200,000 urged to evacuate as volcano erupts in Java

200,000 urged to evacuate as volcano erupts in Java

PanARMENIAN.Net - Thousands of people are evacuating their homes in Indonesia after a volcano erupted in east Java, according to BBC News.

Mount Kelud spewed ash and debris over a large area, including the city of Surabaya, about 130km (80 miles) away. Some towns are reported to have been covered by a 4cm (1.6 in) layer of ash.

Three major airports in Surabaya, Solo and Yogyakarta were forced to shut down because of low visibility. There are also fears that debris could damage aircraft engines.

Officials raised an alert on Thursday, Feb 13, around an hour before the volcano erupted, and urged around 200,000 people living in 36 villages in a 10km (6 mile) radius around the volcano to evacuate. However, it is not clear if they have all left their homes.

There are reports that two people died as a result of the eruption, however these have not yet been verified by officials.

Some of the evacuees tried to visit their houses on Friday morning to gather clothing and valuables, but were forced to turn back by the continuous stream of volcanic ash and rocks from the volcano.

The volcano spewed ash and gravel that flew as far as 200km (124 miles) away, National Disaster Mitigation Agency spokesman Sutopo Purwo Nugroho said.

The roofs of some houses reportedly collapsed under the debris.

The nearest town from the volcano, Kediri, looks completely grey and white, the BBC says.

The 1,731-m (5,600 ft) Mount Kelud - which had been rumbling for several weeks - erupted at about 21:50 local time (16:50 GMT) on Thursday.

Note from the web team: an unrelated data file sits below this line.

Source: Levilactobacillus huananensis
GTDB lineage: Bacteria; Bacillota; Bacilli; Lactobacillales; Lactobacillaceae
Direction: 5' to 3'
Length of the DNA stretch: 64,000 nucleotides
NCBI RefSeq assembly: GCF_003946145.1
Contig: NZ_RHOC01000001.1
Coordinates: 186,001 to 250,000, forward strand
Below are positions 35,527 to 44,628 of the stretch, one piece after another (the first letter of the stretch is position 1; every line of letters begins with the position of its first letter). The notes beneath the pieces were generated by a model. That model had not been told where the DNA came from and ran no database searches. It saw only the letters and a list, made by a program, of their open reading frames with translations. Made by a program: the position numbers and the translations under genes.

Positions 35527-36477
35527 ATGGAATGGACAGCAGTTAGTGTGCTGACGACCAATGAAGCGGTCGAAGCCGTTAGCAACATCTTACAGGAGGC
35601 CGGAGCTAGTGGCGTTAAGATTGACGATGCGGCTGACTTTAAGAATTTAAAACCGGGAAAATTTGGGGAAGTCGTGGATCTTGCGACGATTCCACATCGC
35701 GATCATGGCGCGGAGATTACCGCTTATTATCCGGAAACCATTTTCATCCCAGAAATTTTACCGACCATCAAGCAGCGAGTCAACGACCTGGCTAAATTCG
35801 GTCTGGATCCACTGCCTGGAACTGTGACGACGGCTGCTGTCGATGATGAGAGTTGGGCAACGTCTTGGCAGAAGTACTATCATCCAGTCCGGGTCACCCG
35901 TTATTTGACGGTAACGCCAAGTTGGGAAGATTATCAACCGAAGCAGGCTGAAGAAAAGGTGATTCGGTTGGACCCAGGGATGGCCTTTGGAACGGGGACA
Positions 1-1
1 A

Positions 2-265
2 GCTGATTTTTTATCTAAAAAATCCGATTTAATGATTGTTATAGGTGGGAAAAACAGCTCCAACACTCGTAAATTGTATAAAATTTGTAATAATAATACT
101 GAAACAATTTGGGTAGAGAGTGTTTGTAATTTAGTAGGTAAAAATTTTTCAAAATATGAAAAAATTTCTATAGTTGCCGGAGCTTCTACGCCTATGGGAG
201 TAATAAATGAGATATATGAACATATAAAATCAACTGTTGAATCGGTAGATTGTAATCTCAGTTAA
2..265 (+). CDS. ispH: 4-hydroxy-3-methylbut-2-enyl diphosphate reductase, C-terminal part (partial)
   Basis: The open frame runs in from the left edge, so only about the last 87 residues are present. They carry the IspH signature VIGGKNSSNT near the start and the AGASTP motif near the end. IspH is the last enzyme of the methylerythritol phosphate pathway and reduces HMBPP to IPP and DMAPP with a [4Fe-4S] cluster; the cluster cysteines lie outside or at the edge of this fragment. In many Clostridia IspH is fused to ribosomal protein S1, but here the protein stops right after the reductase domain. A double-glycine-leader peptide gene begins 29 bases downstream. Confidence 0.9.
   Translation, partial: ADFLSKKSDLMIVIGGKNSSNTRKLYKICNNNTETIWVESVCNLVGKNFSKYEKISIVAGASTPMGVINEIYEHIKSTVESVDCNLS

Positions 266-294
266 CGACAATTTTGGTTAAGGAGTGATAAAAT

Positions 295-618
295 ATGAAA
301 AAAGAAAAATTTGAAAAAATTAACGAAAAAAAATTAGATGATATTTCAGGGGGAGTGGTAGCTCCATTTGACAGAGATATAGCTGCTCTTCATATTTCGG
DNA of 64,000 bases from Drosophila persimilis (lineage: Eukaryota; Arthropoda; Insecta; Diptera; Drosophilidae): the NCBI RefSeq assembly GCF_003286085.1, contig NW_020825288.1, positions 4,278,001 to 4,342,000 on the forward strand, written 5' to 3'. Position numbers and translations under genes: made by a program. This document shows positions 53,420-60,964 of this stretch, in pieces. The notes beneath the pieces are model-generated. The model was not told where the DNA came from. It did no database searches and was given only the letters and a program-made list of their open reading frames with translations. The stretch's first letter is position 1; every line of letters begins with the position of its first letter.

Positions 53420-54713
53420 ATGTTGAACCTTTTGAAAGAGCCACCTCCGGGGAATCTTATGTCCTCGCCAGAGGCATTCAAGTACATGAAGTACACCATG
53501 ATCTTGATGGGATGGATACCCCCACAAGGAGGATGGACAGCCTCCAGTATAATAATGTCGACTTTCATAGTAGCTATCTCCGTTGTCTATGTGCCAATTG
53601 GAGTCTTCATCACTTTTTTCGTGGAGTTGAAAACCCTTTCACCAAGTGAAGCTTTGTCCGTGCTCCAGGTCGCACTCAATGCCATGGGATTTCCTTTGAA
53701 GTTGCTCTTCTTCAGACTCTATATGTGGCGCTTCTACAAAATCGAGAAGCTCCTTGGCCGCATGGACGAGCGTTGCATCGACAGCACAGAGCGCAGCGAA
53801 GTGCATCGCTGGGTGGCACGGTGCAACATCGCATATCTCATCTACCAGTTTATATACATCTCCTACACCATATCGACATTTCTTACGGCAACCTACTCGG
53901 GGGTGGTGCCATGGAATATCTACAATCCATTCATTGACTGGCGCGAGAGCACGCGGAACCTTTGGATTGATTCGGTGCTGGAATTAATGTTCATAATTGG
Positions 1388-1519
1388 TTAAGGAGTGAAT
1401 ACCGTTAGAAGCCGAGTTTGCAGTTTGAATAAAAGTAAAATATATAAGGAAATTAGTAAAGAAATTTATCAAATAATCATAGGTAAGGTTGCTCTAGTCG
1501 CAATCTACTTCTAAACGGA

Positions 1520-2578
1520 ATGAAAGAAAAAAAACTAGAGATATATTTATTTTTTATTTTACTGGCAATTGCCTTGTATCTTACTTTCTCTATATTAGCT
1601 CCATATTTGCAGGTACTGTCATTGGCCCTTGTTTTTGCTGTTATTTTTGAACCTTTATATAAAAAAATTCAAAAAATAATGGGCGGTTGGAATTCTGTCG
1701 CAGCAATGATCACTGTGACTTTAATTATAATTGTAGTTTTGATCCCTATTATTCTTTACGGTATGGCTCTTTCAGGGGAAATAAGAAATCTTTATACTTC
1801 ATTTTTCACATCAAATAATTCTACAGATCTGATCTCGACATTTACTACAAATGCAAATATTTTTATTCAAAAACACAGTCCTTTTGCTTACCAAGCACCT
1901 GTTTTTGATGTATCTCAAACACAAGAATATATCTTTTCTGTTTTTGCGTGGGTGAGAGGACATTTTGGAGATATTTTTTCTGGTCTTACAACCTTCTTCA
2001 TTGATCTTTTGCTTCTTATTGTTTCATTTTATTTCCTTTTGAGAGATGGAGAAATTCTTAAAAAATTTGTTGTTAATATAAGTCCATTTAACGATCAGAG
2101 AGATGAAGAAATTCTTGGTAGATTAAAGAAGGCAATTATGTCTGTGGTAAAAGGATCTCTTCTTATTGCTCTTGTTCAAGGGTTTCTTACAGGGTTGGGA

However, the head of Indonesia's Volcano and Geology Agency, Hendrasto, who like many Indonesians goes by one name, said the eruption was gradually subsiding.

The volcano last erupted in 1990, killing dozens of people. A powerful eruption in 1919 killed around 5,000 people.

Indonesia lies across a series of geological fault-lines and is prone to frequent earthquakes and volcanic eruptions. There are around 130 active volcanoes in the country.

Earlier this month, Mount Sinabung on the island of Sumatra erupted, killing at least 14 people.

Related links:
 Top stories
Rebel-held areas in and around Aleppo are still home to 350,000 people, and aid workers have said they could soon fall to the government.
The launch would be in defiance of repeated warnings by governments who suspect it is a banned test of ballistic missile technology.
Carter said he looked forward to discussing the offer of ground troops with the Saudi Defense Minister in Brussels next week.
The meeting takes place as talks have begun in Geneva to try to end the five-year Syrian civil war, which has killed at least 250,000 people.
Partner news